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Editorial: HoLEP is the complete technique for treating BPH

Ten years of experience with holmium laser enucleation of the prostate (HoLEP) are documented by Romero‐Otero et al. [1] and offer valuable insight into the real‐world use of this technique. No information on the 10‐year durability is available, however, as only the 12‐month data are presented, but there is a wealth of other information concerning both peri‐operative outcomes and complications. A particular strength of this paper is that all‐comers were studied, including patients with catheters, those with prostates larger than 100 g and those taking anti‐coagulants, plus there is the addition of the cases the three surgeons performed during their ‘learning curve’, although these are not analysed separately.

The authors’ technique almost certainly evolved over the study period. Personally, I currently find a one‐ or two‐piece enucleation to be more efficient than the three‐lobe technique originally described [2]. Enucleation efficiency of 1–2 g/min, as was achieved in this series (73 g in 40 min), is a good benchmark for tissue removal for those new to the technique and is a good measure of surgical proficiency. Being less aggressive anteriorly seems to have an impact on continence. It is often tempting to completely enucleate circumferentially in one continuous plane which is sometimes well beyond the commissure anteriorly. A more moderate dissection in this area can reduce the transient incontinence sometimes seen [3]. The incontinence rates in the current series of 12.8% at 3 months and 2.3% at 12 months are probably representative [1]. An analysis of the factors predisposing to moderate‐to‐severe incontinence in the six patients in this series would have been useful, particularly regarding prostate size, presence of a catheter and age.

The main contribution of HoLEP to the urological armamentarium is its ability to safely treat large prostates endoscopically [4]. Although robot‐assisted techniques have also decreased the morbidity of open prostatectomy [5], the attraction of the obvious ‘natural orifice’ for access and the use of laser technology for the enucleation with HoLEP is probably the least morbid and most cost‐effective way to treat these patients. Tackling a prostate larger than 100 g involves applying the same principles as for smaller prostates, with a few provisos. Firstly, having a consistent strategy for these large prostates is important and can be reassuring when things become difficult. Secondly, it is even more important to maintain the correct plane religiously as it is easier to get lost in these glands. A good sense of direction is important! Thirdly, stay ahead of the bleeding rather than trying to catch up as it can further compound an already difficult situation. Patience is a virtue.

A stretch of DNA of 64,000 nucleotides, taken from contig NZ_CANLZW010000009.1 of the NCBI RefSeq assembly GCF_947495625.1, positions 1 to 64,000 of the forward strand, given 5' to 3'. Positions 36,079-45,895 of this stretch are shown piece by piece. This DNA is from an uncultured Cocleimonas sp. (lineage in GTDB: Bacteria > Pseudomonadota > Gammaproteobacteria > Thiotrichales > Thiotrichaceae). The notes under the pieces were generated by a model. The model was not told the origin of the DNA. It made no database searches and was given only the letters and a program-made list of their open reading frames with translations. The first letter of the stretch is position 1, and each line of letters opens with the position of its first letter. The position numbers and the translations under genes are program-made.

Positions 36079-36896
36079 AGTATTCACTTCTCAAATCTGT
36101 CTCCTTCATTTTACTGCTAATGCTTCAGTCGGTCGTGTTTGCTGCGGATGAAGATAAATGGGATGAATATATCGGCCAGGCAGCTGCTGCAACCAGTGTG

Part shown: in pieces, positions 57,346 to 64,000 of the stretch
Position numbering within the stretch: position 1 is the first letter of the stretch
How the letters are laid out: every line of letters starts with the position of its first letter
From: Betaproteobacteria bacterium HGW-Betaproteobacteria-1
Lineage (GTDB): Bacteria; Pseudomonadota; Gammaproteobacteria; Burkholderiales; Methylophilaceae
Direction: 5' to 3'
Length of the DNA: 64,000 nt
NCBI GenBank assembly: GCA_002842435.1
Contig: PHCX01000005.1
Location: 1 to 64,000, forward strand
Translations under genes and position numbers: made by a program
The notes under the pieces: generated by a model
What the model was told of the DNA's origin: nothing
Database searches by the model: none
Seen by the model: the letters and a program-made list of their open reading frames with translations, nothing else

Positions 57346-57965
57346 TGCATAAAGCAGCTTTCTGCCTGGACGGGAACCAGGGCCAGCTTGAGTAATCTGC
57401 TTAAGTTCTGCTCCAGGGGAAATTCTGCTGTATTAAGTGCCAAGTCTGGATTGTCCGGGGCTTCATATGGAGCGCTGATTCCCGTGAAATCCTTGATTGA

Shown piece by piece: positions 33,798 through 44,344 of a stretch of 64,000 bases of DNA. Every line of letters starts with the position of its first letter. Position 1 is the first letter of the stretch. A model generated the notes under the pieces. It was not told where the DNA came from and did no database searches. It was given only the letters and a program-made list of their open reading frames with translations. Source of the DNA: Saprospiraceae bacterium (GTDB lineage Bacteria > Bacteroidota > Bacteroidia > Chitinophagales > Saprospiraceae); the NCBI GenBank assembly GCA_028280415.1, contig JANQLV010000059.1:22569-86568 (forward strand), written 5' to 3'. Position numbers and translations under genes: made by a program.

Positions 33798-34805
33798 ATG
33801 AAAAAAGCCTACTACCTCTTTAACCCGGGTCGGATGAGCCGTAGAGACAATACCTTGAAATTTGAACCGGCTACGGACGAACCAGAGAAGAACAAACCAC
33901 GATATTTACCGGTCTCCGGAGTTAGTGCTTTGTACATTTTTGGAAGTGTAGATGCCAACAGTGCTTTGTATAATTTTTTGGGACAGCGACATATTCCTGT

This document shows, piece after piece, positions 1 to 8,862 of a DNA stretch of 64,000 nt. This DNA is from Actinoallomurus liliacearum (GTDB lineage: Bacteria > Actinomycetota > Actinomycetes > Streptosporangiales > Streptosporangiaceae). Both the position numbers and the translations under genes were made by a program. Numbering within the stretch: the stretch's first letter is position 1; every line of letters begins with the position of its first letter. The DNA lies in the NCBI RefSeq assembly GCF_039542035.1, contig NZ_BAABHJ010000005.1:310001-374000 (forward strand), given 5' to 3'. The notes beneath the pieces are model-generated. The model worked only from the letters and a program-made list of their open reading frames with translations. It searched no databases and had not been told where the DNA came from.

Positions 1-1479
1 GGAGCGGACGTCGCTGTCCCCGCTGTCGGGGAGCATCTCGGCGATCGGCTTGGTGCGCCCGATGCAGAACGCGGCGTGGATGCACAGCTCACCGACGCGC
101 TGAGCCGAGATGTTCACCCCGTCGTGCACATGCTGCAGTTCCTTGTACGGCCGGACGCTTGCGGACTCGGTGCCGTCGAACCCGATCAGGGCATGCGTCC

The learning curve of HoLEP has historically been regarded as a major barrier to the uptake of the technique [6]. This has, of course, been exaggerated by proponents of other techniques, but it is important to emphasize that during this learning phase the excellent outcomes are maintained and that conversion to TURP, if necessary (3.4% in this series), can be safely done, as these authors’ have demonstrated. The length of the learning curve has been variously described as being between 20 and 80 cases and is almost entirely due to the way training is done. A modular mentored approach appears to be the best method and could equally be applied to endoscopic enucleation using any of the other energy sources that have been described [7].

HoLEP and all its progeny are here to stay, but which of these enucleation energy sources will gain ascendancy remains to be seen. Sadly, this will likely be more to do with the depth of the corporate pockets and their commitment to the cause rather than proper scientific appraisal [8].

by Peter Gilling

References

  1. Romero‐Otero J, Garcia‐Gomez B, Garcia‐Gonzalez L et al. Critical analysis of a multicentric experience with holmium laser enucleation of the prostate for benign prostatic hyperplasia: outcomes and complications of 10 years of routine clinical practice. BJU Int 2020; 126: 177-182
  2. Gilling PJ, Kennett K, Das AK, Thompson D, Fraundorfer MR. Holmium laser enucleation of the prostate (HoLEP) combined with transurethral tissue morcellation: an update on the early clinical experience. J Endourol 1998; 12: 457– 9
  3. Tunc L, Yalcin S, Kaya E et al. The “Omega Sign”: a novel HoLEP technique that improves continence outcomes after enucleation. World J Urol 2020 https://doi.org/10.1007/s00345-020-03152-9
  4. Gilling PJ, Kennett KM, Fraundorfer MR. Holmium laser enucleation of the prostate for glands larger than 100 g: an endourologic alternative to open prostatectomy. J Endourol 2000; 14: 529– 31
  5. Mourmouris P, Keskin SM, Skolarikos A et al. A prospective comparative analysis of robot‐assisted vs open simple prostatectomy for benign prostatic hyperplasia. BJU Int 2019; 123: 313– 7
  6. Placer J, Gelabert‐Mas A, Vallmanya F et al. Holmium laser enucleation of prostate: outcome and complications of self‐taught learning curve. Urology 2009; 73: 1042– 8
  7. Kuronen‐Stewart C, Ahmed K, Aydin A et al. Holmium Laser Enucleation of the prostate: simulation based training curriculum and validation. Urology 2015; 86: 639– 46.
  8. Herrmann TR. Enucleation is enucleation is enucleation is enucleation. World J Urol 2016; 34: 1353– 5

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